Tuesday, August 30, 2011

Curating digital identity: developing a personal social media policy

Earlier this summer, I got my first tattoo. I was (still am) really excited about it and immediately wrote a blog post to share it with everyone. I included a picture, explained the importance of it to me and was all ready to hit "Publish Post"...and I couldn't. It was the picture that stopped me, to be honest...the tattoo is on my ribcage and although there's nothing that you see in the picture other than my midriff and abs, I stopped because I wondered if posting the picture was appropriate for my blog where I mainly focus on topics that affect me professionally.

I had decided not to post the picture on Twitter, mainly because I thought it could potentially get me a bunch of "followers" (read: spammers)  I'd have to block anyway. Also, my Twitter account is connected to my LinkedIn account, and I didn't want the picture posted there.

I did post the picture on Facebook. My rationale was that even if you know me professionally, if you friend me on Facebook and I accept, we're agreeing that we're sharing more of the personal sides of our lives.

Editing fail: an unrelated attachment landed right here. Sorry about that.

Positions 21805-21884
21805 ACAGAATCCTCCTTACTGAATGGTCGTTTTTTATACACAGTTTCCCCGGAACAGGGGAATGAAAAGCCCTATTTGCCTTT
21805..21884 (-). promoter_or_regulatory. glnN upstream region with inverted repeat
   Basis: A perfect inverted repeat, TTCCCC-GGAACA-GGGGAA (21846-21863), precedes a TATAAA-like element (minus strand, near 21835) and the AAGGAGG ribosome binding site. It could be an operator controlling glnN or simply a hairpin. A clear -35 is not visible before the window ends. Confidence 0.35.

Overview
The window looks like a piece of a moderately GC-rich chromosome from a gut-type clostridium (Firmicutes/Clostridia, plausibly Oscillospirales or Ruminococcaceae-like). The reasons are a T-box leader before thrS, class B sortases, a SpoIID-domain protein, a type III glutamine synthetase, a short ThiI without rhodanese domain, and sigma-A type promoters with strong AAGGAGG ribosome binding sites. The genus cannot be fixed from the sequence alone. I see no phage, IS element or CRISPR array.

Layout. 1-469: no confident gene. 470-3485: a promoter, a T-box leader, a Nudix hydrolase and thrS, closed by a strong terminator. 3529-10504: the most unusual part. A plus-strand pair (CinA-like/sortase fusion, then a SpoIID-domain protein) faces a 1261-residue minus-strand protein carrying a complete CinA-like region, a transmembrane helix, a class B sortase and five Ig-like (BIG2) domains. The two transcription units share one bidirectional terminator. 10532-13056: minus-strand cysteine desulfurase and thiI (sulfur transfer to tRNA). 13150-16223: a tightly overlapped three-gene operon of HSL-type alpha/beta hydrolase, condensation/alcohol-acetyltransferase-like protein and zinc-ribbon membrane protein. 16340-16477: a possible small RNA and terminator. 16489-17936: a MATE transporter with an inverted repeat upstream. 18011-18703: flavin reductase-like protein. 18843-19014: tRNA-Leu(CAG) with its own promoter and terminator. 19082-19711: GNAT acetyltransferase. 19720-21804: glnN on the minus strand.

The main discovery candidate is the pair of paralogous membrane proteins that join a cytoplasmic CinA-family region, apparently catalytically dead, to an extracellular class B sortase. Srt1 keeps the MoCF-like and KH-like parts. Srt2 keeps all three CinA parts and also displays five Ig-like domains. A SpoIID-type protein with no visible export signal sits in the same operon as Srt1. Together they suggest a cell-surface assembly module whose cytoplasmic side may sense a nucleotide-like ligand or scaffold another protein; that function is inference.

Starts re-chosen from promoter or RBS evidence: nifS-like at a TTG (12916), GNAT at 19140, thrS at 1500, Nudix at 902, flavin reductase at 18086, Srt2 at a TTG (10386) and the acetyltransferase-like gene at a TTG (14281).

Now, keep in mind, this tattoo is completely visible when I'm at the pool in my swimsuit. Yet I literally thought through the implications of posting it to any of the social media tools that I use and what the impacts could be.

After going through this process and making my decisions, I realized how important it is to start getting kids thinking about their own digital identities and what information is appropriate to be shared online. I'm not just talking about avoiding child predators; I'm even thinking more subtly than losing out on a potential job or ruining relationships. Everything you post online is a representation of who you are. What other people post and say about you is an expansion on that digital identity.